TL&DR: Yes, it works flawlessly on Arista EOS and Cisco IOS/XE. Feel free to test it out on any other device on which netlab supports unnumbered interfaces with OSPF.
In the good old days, it would take me forever to find the right boxes to do the tests. A few years ago, I would have to chase a mouse around a GUI. This time, it took me 30 seconds (plus the VM boot time) to get the answer.
Step 1: netlab topology
- We have two nodes running OSPF
- We want to have two parallel links between the nodes
- The point-to-point links should be unnumbered
- I’ll throw in two stub links just to have some extra prefixes
defaults.device: eos addressing.p2p.ipv4: True module: [ ospf ] nodes: [ r1, r2 ] links: [ r1-r2, r1-r2, r1, r2 ]
Save the above YAML configuration into
Step 2: Start the lab
netlab up (assuming someone already got the prep work done), and wait a bit. You’ll get a fully-configured lab, and OSPF adjacencies might be established before you manage to log in (IOS XE took a bit longer).
Step 3: Enjoy the results
netlab connect r1 show ip route ospf and admire the parallel routes pointing to two outgoing interfaces.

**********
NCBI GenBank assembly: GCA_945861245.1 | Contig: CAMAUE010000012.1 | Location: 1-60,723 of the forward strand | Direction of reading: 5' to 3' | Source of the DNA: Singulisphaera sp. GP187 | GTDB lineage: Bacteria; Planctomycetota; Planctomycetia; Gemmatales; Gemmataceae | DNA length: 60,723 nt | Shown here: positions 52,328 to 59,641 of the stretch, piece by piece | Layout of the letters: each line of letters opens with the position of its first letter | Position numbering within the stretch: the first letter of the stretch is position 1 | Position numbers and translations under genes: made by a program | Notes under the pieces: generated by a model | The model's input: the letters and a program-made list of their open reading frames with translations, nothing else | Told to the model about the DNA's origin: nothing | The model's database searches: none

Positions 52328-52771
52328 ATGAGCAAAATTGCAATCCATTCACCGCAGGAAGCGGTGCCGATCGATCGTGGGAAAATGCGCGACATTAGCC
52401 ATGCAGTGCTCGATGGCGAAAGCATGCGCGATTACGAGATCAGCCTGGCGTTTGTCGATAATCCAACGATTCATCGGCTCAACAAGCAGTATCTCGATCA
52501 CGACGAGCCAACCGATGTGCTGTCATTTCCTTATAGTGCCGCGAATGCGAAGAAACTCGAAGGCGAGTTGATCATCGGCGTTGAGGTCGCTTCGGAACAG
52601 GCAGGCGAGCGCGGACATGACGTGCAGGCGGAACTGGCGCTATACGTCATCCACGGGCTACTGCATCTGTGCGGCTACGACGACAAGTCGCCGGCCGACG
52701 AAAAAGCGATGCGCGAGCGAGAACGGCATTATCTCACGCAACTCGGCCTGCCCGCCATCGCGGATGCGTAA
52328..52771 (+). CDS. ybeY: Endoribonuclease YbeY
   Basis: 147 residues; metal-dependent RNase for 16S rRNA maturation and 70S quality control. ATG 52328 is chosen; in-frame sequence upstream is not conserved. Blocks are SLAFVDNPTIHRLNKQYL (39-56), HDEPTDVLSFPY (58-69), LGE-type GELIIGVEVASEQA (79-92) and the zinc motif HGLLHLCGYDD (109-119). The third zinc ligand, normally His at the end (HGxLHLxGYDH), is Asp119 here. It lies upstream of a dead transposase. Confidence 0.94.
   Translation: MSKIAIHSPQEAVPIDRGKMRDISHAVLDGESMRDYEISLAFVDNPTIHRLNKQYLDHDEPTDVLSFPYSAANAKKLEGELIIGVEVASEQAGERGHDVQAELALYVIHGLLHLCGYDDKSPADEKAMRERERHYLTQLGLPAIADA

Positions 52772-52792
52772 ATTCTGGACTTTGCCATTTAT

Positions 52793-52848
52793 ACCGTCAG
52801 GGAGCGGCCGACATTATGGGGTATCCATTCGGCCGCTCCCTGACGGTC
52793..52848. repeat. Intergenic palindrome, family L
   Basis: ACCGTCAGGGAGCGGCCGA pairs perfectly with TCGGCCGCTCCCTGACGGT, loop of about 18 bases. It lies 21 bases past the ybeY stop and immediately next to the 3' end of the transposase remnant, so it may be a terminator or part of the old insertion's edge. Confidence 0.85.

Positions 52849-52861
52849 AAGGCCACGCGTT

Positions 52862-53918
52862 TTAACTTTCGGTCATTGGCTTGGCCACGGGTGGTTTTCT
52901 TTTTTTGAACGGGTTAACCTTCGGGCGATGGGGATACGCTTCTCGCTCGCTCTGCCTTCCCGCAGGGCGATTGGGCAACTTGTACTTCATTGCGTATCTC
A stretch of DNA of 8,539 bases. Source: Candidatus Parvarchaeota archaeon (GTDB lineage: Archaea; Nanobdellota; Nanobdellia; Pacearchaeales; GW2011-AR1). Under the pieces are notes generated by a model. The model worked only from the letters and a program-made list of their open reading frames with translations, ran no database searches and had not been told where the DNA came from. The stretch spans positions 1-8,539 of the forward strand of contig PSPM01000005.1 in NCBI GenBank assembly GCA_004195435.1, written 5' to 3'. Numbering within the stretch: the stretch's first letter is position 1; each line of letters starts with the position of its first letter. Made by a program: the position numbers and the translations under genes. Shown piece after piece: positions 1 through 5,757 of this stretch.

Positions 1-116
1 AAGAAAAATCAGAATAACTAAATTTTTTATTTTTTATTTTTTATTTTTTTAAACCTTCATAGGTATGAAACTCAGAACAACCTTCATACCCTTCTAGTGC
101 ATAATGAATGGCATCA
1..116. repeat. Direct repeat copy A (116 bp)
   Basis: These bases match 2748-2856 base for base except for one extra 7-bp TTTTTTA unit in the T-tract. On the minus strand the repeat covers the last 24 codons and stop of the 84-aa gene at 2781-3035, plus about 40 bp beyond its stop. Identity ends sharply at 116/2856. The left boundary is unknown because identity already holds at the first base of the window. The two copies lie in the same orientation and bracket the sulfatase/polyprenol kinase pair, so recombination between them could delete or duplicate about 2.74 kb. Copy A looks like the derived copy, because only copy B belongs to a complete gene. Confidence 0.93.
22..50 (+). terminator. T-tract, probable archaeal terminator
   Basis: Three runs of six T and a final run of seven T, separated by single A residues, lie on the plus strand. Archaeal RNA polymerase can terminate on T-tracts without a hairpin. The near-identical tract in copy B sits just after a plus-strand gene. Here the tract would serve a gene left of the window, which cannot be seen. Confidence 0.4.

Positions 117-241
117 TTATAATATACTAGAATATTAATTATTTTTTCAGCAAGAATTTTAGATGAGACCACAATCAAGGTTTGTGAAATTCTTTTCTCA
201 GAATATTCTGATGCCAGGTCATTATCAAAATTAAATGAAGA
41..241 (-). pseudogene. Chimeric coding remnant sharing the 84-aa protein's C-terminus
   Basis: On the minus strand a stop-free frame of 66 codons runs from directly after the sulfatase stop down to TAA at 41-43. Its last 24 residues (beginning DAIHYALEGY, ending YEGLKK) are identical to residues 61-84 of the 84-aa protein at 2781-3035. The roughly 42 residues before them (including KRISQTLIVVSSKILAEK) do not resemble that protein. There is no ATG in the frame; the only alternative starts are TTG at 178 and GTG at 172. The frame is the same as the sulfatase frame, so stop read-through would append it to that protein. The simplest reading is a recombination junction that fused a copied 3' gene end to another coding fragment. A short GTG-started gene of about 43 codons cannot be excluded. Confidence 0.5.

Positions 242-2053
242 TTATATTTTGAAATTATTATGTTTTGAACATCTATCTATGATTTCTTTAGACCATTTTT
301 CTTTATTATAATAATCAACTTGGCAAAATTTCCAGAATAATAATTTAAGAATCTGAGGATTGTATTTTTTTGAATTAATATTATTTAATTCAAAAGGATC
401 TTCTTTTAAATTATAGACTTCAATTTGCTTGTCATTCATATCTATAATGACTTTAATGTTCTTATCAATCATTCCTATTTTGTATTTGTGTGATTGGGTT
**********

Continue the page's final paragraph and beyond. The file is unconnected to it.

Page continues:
$ netlab connect r1 show ip route ospf Connecting to 192.168.121.101 using SSH port 22 VRF: default Codes: C - connected, S - static, K - kernel, O - OSPF, IA - OSPF inter area, E1 - OSPF external type 1, E2 - OSPF external type 2, N1 - OSPF NSSA external type 1, N2 - OSPF NSSA external type2, B - Other BGP Routes, B I - iBGP, B E - eBGP, R - RIP, I L1 - IS-IS level 1, I L2 - IS-IS level 2, O3 - OSPFv3, A B - BGP Aggregate, A O - OSPF Summary, NG - Nexthop Group Static Route, V - VXLAN Control Service, M - Martian, DH - DHCP client installed default route, DP - Dynamic Policy Route, L - VRF Leaked, G - gRIBI, RC - Route Cache Route O 10.0.0.2/32 [110/20] is directly connected, Ethernet1 is directly connected, Ethernet2 O 172.16.1.0/24 [110/20] via 10.0.0.2, Ethernet1 via 10.0.0.2, Ethernet2
Step 4: Repeat the tests with Cisco IOS XE
netlab down followed by
netlab up --device csr. Wait a bit longer to get the lab up and running.
Step 5: Enjoy the results
netlab connect r1 show ip route ospf:
... Gateway of last resort is not set 10.0.0.0/32 is subnetted, 2 subnets O 10.0.0.2 [110/2] via 10.0.0.2, 00:07:09, GigabitEthernet3 [110/2] via 10.0.0.2, 00:07:19, GigabitEthernet2 172.16.0.0/16 is variably subnetted, 3 subnets, 2 masks O 172.16.1.0/24 [110/2] via 10.0.0.2, 00:07:09, GigabitEthernet3 [110/2] via 10.0.0.2, 00:07:18, GigabitEthernet2
Step 6: Repeat the tests with Cisco IOS XR
Meh, no. My life is too short for that ;)
You’re missing out if you haven’t invested into an Infrastructure-as-Code virtual lab infrastructure. It costs you nothing apart from the underlying hardware (or you could run it in the cloud) and a non-trivial chunk of your time.